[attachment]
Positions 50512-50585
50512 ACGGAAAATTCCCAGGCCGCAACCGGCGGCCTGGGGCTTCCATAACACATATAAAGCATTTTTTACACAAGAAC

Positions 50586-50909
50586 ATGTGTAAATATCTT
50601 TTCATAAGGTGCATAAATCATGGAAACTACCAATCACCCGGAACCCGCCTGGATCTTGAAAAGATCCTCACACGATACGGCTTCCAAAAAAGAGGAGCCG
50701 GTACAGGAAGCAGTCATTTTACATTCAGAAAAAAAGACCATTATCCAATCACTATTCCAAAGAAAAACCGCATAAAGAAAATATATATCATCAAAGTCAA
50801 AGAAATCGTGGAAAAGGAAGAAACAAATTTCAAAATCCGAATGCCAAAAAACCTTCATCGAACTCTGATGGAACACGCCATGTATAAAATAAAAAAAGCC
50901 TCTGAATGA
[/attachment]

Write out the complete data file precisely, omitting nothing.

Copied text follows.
Positions 50512-50585
50512 ACGGAAAATTCCCAGGCCGCAACCGGCGGCCTGGGGCTTCCATAACACATATAAAGCATTTTTTACACAAGAAC

Positions 50586-50909
50586 ATGTGTAAATATCTT
50601 TTCATAAGGTGCATAAATCATGGAAACTACCAATCACCCGGAACCCGCCTGGATCTTGAAAAGATCCTCACACGATACGGCTTCCAAAAAAGAGGAGCCG
50701 GTACAGGAAGCAGTCATTTTACATTCAGAAAAAAAGACCATTATCCAATCACTATTCCAAAGAAAAACCGCATAAAGAAAATATATATCATCAAAGTCAA
50801 AGAAATCGTGGAAAAGGAAGAAACAAATTTCAAAATCCGAATGCCAAAAAACCTTCATCGAACTCTGATGGAACACGCCATGTATAAAATAAAAAAAGCC
50901 TCTGAATGA